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Forensic Science & Addiction Research

Dating of Traumatic Brain Injury in Forensic Cases Using Immunohistochemical Markers (II): Glial Fibrillary Acidic Protein and CD68

  • Open or CloseRomero Tirado MA2*, Blanco Pampin JM2, Gallego Gómez R1, García-Caballero L3 and Varela Gómez M2

    1Department of Morphological Sciences, Medicine College, University of Santiago de Compostela, Spain

    2Department of Forensic Pathology, Institute of Legal Medicine of Galicia, Santiago de Compostela, Spain

    3Department of surgery and medical-surgical specialities, University of Santiago de Compostela, Spain

    *Corresponding author: Romero Tirado MA, Department of Forensic Pathology, Institute of Legal Medicine of Galicia, Santiago de Compostela, Spain

Submission: June 02, 2022;Published: June 13, 2022

DOI: 10.31031/FSAR.2022.05.000628

ISSN: 2578-0042
Volume5 Issue5


Studies about head trauma are experimental or have either a clinical or a prognosis purpose. In this study human samples from autopsies are used with the purpose of answering medical-legal questions. Four experimental groups with a total of twenty-one individuals and a control group of four individuals were studied. Samples were obtained from the injured area of each individual, fixed in 10% formalin during 24 hours and preserved in 70% ethanol. Each experimental group was then compared to the control group using statistical analysis after cell count to diagnose hyperplasia. Glial Fibrillary Acidic Protein (GFPA) shows some processes that take place after the injury and their sequence: blood brain barrier (BBB) begins to change two hours postinjury, hypertrophic astrocytes are present twelve hours postinjury, hyperplasia and the different types of BBB reactions start twenty hours postinjury, astrocytes arrange geographically and hyperplasia reaches its peak on day seventeen, and finally, on day thirty, astrocytes begin to return to their normal morphology and constitutes the scar. Hyperplasia doesn’t return to basal levels for months or even years. CD68 shows that macrophages begin to migrate almost immediately. It also shows that a restrained microgliosis begins on the second hour postinjury. These two processes reach their peak between days 17 and 20 postinjury, at the same location where astrogliosis reaches its peak.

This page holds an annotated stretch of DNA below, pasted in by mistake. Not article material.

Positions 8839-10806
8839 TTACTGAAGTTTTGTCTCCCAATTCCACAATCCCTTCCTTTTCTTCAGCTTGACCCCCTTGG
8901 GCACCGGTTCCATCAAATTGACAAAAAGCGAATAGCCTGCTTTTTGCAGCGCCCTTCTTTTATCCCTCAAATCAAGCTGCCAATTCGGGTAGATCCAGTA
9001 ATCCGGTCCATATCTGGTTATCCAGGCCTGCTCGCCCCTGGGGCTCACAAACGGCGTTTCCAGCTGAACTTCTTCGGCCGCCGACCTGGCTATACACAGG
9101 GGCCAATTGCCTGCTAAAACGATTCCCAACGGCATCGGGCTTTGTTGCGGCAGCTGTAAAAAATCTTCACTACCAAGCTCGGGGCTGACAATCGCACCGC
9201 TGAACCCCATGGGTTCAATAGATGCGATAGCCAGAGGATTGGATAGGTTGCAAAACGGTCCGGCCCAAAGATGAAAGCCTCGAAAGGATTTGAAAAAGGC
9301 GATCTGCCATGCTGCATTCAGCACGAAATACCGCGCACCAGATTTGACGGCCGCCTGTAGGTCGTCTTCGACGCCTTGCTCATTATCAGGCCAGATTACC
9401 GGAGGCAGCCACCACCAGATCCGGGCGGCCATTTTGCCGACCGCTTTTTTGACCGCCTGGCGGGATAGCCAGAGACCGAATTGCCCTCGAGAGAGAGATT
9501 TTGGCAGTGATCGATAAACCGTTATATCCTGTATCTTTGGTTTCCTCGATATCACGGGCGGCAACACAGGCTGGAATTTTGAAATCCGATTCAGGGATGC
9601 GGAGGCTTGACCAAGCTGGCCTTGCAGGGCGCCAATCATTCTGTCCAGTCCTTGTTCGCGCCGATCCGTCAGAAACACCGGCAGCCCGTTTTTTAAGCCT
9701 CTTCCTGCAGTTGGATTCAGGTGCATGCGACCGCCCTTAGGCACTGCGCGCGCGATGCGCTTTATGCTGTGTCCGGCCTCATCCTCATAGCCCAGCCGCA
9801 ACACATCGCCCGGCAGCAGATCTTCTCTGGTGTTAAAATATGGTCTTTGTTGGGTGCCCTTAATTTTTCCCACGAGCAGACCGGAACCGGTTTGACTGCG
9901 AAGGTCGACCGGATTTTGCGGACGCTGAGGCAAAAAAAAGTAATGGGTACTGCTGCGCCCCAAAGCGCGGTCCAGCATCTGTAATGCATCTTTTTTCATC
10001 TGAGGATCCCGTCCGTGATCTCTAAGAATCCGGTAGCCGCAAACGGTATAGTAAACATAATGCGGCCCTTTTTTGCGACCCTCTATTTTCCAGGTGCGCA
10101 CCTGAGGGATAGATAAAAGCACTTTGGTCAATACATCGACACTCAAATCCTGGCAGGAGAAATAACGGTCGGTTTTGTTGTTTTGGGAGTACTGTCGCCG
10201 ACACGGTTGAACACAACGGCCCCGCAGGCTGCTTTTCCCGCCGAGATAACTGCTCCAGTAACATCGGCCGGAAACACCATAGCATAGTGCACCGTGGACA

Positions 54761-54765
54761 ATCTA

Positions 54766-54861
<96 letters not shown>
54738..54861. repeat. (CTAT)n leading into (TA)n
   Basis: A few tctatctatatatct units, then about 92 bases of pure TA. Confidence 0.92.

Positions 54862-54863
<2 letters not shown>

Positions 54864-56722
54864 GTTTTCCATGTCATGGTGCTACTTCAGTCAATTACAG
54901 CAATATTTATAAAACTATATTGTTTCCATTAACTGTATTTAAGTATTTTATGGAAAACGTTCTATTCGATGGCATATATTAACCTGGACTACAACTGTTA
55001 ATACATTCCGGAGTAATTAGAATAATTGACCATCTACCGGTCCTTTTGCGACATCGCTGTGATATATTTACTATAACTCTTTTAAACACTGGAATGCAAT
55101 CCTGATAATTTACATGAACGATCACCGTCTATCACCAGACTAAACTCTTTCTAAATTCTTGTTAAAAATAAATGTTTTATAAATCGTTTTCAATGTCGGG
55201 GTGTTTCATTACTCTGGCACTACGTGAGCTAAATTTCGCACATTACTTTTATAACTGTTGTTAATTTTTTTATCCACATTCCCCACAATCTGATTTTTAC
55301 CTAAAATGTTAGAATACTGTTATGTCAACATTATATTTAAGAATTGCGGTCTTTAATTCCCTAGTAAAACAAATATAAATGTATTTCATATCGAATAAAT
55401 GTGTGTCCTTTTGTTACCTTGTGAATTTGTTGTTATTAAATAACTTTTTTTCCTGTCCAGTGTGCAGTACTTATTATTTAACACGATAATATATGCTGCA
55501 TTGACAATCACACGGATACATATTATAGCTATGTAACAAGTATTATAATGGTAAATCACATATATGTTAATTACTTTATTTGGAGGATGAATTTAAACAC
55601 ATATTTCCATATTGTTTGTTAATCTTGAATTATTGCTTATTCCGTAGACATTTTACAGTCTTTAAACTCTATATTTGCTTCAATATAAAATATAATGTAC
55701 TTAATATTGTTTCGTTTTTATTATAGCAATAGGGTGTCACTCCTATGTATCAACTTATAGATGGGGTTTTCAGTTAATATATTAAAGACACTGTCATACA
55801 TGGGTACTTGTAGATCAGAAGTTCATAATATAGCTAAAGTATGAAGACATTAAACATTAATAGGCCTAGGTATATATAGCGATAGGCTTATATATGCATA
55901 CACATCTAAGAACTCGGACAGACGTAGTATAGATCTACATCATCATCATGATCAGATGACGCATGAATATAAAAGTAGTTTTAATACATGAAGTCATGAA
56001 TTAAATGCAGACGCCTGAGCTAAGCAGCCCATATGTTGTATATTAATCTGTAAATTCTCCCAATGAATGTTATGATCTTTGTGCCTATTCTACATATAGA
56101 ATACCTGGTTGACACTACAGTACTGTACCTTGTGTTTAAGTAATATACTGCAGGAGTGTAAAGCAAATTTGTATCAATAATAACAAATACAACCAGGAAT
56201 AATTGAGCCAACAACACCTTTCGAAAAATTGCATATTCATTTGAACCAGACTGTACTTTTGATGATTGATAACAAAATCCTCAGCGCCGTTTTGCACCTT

These changes could be used to approximate the date of trauma distinguishing between long survival cases from those whose death was immediate.

Keywords: Traumatic brain injury; Immunohistochemistry; Axonal injury

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